South Korea test-fires missile interceptor – Yonhap
The indigenously developed long-range surface-to-air missile is reportedly designed to be part of a “layered defense network”
Seoul tested a new missile defense system it has developed, capable of intercepting a range of airborne weapons, on Wednesday, the South Korean news agency Yonhap reported.
The outlet stated that the long-range surface-to-air missile (L-SAM) was successfully launched from a testing site in Taean, 150 km (90 miles) southwest of the capital Seoul. The Defense Ministry is yet to comment on the reports.
S. Korea successfully tests L-SAM missile interceptor: sources https://t.co/uELb4VfckB
— Yonhap News Agency (@YonhapNews) February 23, 2022
According to plans cited by Yonhap, the system aims to target incoming projectiles at altitudes of around 50-60 kilometers (30-37 miles). Seoul intends for the system to be operational by 2026, but the paper reported that its deployment date could be brought forward.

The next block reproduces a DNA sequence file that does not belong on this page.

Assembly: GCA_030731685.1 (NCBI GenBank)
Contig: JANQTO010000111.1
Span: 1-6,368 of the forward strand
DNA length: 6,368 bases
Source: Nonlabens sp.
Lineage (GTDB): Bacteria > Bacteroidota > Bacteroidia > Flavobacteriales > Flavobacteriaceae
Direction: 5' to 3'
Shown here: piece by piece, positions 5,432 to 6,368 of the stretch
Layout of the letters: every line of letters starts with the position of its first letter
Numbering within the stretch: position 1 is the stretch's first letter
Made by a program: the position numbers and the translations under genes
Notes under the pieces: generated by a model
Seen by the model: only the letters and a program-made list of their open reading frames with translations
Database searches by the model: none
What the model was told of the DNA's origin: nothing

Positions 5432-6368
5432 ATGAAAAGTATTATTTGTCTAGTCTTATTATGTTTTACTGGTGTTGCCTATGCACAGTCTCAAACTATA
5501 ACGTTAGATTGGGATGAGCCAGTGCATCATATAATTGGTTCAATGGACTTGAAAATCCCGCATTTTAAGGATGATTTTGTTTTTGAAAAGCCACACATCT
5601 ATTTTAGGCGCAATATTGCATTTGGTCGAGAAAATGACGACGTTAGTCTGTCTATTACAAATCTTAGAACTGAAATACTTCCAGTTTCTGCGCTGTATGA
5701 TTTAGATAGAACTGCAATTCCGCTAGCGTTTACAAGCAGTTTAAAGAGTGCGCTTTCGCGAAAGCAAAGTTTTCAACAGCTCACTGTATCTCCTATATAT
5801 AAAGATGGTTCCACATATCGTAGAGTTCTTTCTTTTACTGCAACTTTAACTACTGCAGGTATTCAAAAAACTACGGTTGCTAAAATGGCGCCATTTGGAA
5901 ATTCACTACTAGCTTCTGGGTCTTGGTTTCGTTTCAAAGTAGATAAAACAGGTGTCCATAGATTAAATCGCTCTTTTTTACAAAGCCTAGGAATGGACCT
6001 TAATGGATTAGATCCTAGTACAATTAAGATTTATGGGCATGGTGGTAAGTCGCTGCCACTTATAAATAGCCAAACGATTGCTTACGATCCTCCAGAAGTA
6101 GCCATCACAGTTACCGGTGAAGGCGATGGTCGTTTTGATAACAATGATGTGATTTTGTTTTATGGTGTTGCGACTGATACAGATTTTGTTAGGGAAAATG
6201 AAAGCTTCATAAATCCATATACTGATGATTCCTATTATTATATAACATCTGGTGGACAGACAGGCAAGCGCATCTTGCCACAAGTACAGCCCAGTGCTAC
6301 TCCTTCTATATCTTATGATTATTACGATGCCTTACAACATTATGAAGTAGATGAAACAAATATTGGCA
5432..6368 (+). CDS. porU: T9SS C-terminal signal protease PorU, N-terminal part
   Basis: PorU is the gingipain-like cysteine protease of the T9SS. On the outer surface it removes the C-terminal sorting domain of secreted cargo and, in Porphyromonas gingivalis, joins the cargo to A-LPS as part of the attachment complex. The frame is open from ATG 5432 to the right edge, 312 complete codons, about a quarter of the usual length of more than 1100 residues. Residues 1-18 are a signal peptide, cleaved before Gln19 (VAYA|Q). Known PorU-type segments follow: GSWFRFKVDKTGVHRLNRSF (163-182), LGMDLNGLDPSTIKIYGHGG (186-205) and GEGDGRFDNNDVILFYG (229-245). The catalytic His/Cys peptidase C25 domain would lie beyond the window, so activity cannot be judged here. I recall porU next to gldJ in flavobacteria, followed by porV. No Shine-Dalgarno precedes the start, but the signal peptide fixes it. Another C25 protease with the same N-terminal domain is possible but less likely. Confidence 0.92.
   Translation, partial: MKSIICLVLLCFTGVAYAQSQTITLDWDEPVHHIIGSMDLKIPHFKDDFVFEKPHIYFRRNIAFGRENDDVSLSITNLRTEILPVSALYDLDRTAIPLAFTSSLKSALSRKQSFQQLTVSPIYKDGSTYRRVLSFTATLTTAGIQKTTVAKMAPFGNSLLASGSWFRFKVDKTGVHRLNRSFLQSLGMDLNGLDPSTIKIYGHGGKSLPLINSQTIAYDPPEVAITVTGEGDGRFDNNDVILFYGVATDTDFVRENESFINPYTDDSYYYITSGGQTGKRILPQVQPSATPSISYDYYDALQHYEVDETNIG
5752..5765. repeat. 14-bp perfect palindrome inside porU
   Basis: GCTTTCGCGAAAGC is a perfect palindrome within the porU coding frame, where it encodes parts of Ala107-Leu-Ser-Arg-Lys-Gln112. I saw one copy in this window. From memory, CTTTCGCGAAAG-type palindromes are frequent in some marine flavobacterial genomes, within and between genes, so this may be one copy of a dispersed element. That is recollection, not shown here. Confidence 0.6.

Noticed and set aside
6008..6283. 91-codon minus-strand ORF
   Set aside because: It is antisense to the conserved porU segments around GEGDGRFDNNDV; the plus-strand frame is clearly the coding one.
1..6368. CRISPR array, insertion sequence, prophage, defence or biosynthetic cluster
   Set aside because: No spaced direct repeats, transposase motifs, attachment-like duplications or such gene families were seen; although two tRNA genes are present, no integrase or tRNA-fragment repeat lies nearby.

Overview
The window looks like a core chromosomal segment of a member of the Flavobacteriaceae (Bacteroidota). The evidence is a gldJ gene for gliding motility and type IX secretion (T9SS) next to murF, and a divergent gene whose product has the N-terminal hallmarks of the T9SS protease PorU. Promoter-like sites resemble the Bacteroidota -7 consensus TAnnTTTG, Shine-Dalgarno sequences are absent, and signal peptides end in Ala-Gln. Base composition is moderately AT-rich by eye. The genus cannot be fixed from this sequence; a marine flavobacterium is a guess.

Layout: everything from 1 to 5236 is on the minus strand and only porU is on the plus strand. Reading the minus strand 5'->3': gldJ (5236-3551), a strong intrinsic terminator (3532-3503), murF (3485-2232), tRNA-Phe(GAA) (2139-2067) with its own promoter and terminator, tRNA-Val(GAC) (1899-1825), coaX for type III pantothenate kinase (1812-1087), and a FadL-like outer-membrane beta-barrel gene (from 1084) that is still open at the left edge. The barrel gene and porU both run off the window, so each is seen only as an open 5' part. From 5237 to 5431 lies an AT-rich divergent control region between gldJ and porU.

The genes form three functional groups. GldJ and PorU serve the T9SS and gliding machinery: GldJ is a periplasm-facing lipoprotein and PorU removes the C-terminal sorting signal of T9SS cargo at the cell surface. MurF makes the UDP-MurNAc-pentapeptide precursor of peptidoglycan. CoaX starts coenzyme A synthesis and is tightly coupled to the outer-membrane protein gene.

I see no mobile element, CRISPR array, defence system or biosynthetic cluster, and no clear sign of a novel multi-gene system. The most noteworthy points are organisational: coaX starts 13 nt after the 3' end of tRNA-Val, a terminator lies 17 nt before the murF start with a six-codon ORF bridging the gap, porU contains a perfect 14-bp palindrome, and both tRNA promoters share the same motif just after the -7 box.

The L-SAM is a “cutting-edge indigenous weapon system,” according to South Korea’s Agency for Defense Development, and is designed to be part of a “layered defense network.”
The system, which is still in development, would be deployed alongside existing hardware, including US-made Patriot Advanced Capability-3 missiles and locally produced Cheongung II KM-SAM medium-range projectiles.
South Korea also hosts US military Terminal High Altitude Area Defense (THAAD) anti-missile batteries. One of the country’s presidential hopefuls has vowed to purchase a THAAD interceptor battery to deploy nearer to Seoul.
Seoul also has plans to create a $2.6 billion artillery interception system, similar to Israel’s ‘Iron Dome’.
Wednesday’s trial comes a month after North Korea tested a record number of increasingly capable warheads. Fired projectiles included the Hwasong-12 intermediate-range ballistic missile, which is believed to be capable of striking the US territory of Guam.